NATIONAL NEWSPAPER WEEK: Helping to shape our youth
October 08, 2013 10:55 AM
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We at the Gazette realize the importance of reaching out to the next generation of readers. That’s why we devote so much effort to our Newspaper in Education program and other educational programs.

 

The NIE program has been a part of the Gazette’s history for 25 years. Each year, thousands of students — and their teachers — participate in the program in every school district in Indiana County. The culmination is our award-winning annual publication in March in which we showcase the work of these young writers, photographers and artists.

But the learning doesn’t end when classes let out. To help encourage reading throughout the summer, the Gazette features the Summer Experience for students of all grade levels, which involves daily activities that can be completed using the newspaper.

Throughout the school year, high school students have a chance to participate in our School News program, which affords them the opportunity to write about the goings on in their schools. Their stories are printed each Friday during the school year. Publication of these columns begins this week.

Each fall, several staffers in the Gazette’s newsroom team up with professors from Indiana University of Pennsylvania’s journalism department to lead seminars for students from high schools from throughout the region.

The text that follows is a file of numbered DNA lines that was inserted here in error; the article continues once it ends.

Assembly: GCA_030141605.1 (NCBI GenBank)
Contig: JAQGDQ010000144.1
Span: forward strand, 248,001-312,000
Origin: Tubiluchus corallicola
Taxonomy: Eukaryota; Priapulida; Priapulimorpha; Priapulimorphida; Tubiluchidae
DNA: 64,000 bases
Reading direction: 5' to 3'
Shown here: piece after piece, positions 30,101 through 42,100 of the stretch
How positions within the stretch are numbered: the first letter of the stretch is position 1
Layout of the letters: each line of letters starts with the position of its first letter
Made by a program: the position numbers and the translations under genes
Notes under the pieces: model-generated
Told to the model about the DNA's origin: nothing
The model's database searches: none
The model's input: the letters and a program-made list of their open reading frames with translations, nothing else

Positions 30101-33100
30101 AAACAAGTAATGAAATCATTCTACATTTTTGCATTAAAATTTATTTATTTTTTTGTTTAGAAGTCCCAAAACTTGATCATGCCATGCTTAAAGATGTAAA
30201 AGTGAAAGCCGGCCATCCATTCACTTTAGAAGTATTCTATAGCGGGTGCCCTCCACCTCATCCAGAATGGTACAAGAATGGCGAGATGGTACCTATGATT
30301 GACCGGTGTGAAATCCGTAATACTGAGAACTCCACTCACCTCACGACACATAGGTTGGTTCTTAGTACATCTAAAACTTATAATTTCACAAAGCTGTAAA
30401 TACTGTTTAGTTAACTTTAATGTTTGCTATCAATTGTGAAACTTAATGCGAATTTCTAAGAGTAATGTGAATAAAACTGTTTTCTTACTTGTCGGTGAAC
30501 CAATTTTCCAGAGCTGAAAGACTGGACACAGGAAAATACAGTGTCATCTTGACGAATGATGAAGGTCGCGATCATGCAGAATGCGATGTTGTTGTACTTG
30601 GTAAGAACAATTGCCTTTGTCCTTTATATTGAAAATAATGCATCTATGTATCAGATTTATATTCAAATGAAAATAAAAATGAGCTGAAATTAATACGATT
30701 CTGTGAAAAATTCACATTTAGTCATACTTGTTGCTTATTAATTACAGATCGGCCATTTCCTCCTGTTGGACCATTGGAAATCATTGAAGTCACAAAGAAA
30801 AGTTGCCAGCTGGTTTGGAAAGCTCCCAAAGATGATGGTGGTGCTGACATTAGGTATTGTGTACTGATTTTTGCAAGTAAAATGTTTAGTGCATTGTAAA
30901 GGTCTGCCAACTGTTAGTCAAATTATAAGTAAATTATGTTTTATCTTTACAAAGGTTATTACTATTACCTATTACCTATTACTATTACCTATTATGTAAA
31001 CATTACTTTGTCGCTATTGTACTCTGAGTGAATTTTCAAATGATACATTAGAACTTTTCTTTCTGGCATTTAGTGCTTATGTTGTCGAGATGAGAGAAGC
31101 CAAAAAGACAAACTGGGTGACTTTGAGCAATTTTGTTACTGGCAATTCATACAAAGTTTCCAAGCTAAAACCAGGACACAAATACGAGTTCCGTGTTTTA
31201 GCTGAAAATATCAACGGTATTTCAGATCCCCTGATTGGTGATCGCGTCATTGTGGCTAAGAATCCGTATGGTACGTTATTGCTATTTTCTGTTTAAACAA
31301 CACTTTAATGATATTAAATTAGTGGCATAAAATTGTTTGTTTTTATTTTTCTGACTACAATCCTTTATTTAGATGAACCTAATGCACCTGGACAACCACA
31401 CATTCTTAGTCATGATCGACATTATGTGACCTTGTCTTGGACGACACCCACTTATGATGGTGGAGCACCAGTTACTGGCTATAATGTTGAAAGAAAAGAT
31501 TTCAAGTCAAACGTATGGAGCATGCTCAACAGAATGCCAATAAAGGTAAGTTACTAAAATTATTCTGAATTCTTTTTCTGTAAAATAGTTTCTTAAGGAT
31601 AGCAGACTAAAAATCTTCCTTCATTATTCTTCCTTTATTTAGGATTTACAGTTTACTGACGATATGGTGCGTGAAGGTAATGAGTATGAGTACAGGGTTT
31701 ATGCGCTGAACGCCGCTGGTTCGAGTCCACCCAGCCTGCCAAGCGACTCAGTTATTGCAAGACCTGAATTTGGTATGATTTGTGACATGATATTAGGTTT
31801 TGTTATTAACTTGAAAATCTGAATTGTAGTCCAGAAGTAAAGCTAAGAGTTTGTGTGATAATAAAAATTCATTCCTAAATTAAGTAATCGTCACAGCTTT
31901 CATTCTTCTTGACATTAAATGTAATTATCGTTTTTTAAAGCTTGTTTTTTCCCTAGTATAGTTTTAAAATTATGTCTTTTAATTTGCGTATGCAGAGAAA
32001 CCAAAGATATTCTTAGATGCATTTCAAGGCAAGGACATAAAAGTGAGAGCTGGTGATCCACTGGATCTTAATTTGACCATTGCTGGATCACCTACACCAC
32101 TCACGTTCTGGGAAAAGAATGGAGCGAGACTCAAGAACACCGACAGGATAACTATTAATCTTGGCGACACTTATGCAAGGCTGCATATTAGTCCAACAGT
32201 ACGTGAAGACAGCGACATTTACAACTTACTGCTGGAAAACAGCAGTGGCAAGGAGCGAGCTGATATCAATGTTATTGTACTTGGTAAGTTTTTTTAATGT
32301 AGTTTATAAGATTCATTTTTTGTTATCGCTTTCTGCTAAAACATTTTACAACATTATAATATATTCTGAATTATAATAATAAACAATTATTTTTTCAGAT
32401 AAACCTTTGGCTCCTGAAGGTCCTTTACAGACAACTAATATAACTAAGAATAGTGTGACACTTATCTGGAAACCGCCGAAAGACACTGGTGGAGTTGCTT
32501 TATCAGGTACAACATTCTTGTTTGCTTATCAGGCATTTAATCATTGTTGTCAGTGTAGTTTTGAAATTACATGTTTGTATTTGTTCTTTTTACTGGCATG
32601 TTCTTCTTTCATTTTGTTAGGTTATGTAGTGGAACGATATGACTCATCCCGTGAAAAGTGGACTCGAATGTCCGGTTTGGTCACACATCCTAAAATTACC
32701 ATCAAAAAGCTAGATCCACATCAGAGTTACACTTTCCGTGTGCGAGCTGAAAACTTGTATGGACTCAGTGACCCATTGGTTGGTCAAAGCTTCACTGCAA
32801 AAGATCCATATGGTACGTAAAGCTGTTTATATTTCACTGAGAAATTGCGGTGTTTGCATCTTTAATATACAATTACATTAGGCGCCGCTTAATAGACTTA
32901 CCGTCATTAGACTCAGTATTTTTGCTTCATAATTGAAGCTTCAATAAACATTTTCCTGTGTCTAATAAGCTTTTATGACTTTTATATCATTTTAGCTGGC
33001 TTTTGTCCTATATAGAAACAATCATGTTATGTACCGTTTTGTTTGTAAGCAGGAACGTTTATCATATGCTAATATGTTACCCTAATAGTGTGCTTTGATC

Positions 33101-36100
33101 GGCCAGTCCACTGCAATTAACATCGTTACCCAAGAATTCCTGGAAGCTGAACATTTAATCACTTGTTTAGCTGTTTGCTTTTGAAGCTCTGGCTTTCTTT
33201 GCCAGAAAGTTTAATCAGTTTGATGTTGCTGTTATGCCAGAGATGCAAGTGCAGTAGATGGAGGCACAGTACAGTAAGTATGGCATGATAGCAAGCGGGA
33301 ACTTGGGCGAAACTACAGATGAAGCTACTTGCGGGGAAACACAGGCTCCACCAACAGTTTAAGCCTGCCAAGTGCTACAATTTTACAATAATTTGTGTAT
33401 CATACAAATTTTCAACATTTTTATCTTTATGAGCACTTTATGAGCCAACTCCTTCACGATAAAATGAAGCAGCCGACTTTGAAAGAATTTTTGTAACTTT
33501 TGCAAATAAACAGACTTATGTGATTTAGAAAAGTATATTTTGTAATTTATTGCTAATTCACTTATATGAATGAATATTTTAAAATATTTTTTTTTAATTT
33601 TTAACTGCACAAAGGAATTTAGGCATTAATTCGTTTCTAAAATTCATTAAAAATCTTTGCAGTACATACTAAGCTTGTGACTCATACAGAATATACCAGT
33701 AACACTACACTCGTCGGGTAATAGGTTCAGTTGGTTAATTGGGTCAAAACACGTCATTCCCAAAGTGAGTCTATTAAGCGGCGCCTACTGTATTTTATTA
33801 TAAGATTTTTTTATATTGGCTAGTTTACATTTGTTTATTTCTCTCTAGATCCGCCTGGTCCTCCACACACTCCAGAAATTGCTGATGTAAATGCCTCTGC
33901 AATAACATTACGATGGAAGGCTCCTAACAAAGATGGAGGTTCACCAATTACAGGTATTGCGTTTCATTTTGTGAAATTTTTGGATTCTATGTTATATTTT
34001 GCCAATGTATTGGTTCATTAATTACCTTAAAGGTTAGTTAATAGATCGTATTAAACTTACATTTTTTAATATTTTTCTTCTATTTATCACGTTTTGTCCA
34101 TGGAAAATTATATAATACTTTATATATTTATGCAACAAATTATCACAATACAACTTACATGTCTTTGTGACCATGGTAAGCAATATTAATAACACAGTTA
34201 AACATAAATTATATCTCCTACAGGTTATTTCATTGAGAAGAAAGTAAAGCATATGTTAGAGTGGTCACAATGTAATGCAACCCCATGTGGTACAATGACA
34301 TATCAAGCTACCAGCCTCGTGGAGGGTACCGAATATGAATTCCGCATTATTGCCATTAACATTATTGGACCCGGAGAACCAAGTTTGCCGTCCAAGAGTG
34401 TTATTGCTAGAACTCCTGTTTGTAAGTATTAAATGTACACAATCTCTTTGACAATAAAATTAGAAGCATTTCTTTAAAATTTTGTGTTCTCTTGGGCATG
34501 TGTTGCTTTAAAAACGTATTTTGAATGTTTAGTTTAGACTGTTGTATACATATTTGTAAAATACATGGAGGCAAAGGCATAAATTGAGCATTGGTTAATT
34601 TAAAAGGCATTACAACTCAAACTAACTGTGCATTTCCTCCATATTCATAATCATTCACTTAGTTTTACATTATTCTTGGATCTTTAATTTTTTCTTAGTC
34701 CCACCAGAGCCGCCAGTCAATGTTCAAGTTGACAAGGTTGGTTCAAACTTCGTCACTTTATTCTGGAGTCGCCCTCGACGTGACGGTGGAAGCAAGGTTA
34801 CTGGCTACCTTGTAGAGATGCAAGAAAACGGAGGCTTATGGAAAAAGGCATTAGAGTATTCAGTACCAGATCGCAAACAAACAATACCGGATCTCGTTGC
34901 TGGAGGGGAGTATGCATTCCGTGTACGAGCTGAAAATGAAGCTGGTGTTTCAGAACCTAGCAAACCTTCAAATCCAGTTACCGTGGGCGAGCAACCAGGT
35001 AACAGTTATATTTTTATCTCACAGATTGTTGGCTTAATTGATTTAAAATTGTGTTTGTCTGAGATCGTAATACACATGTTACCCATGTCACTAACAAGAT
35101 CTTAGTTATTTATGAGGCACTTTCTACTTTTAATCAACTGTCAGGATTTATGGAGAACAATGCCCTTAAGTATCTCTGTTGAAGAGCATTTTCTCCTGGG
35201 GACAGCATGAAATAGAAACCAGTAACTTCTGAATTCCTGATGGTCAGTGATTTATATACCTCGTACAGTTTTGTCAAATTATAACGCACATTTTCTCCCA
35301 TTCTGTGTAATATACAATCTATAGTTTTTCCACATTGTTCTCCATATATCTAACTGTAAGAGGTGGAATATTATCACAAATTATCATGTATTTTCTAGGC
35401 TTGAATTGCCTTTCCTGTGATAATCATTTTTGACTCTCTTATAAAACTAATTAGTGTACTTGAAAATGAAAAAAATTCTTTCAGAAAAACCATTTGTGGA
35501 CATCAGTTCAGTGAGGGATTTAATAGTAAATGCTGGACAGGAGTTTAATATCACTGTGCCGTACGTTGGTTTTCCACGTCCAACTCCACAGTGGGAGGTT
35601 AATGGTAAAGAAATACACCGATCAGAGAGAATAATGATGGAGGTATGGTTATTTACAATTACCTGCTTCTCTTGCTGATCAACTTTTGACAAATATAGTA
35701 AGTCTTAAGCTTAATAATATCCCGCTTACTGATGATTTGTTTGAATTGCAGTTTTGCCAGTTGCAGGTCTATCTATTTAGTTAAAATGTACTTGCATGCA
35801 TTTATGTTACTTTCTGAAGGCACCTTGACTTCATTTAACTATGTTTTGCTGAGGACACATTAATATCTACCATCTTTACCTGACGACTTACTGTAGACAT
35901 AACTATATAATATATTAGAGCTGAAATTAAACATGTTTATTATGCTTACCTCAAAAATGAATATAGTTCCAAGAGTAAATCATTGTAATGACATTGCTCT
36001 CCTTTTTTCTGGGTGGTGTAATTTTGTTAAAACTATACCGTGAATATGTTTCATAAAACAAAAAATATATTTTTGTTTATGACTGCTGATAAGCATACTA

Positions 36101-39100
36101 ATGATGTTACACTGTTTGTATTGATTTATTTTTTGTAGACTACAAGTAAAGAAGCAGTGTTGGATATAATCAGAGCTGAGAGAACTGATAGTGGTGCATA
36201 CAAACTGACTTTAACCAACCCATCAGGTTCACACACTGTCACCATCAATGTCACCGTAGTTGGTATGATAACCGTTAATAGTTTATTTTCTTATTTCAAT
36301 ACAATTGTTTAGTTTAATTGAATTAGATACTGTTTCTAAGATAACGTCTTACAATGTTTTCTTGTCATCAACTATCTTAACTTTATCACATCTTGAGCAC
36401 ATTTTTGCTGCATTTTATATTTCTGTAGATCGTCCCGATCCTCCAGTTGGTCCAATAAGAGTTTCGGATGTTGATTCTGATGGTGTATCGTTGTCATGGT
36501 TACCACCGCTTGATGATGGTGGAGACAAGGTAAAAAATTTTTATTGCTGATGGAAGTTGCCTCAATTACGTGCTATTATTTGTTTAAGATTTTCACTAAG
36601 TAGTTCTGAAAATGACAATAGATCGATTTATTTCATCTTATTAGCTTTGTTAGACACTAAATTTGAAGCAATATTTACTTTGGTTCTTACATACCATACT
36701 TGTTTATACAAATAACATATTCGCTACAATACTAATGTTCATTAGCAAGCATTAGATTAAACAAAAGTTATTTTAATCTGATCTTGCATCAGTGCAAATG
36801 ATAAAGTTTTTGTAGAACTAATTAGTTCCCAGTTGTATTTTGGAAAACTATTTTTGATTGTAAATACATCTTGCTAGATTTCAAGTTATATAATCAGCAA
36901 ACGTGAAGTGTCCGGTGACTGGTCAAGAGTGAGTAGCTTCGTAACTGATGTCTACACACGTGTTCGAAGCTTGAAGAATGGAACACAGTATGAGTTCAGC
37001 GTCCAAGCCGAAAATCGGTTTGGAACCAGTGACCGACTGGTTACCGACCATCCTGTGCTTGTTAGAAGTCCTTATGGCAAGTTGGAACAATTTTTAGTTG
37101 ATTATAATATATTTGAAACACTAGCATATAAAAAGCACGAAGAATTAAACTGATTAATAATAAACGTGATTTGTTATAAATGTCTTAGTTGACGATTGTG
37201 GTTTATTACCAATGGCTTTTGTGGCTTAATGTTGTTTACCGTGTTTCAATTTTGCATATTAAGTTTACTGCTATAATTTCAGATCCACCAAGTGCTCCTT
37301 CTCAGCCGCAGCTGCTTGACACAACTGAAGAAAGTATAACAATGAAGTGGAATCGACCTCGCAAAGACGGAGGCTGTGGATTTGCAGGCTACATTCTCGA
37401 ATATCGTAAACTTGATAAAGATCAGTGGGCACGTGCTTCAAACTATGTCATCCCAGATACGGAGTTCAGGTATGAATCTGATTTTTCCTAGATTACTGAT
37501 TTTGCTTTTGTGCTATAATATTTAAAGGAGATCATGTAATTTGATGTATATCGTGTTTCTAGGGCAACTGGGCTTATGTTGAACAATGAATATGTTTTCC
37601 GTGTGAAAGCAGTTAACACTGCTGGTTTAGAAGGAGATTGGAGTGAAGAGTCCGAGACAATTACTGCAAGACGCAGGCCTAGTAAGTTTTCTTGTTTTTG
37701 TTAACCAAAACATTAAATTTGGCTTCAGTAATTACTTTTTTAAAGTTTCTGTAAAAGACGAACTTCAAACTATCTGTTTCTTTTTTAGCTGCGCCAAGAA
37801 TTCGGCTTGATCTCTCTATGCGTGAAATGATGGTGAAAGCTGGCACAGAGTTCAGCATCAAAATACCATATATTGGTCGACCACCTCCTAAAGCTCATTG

The subjects of these seminars include news writing, interviewing techniques, editorial writing, layout and design, and photography. At the end of the day, the students participate in a fun but competitive current events quiz, moderated by reporter Chauncey Ross using questions formulated by Executive Editor Eric Ebeling.

And, later this week, a few newsroom editors have been asked to participate in panel discussions for college journalism students to help get them prepared for work in the industry at the two-day Pennsylvania State System of Higher Education Collegiate Media Summit.

PHOTOS: Hastie Kinter, one of the Gazette’s co-owners and coordinator of the newspaper’s Newspaper in Education program, gave a presentation to fourth-graders at McCreery Elementary School in Marion Center.

Kinter congratulated second-grader Joshua Elkin, a first-place finisher in the Gazette’s annual NIE awards.

Christina Bruno, a teacher at Homer-Center High School, said she uses the Gazette as a teaching tool in several of her classes. Pictured in her American history class, clockwise, from left, are 11th-graders Elisabeth Schmidt, Julia Buggey, Eden Pohley, Bungo, Claire Sasala, Emily Wiltrout and Kristina Albright.

Gazette reporter Chauncey Ross discussed interviewing techniques with students who attended the annual high school journalism workshop in September.

The newspaper's annual NIE supplement features the work of thousands of students in Indiana County. The literacy program has won several statewide awards over the years.

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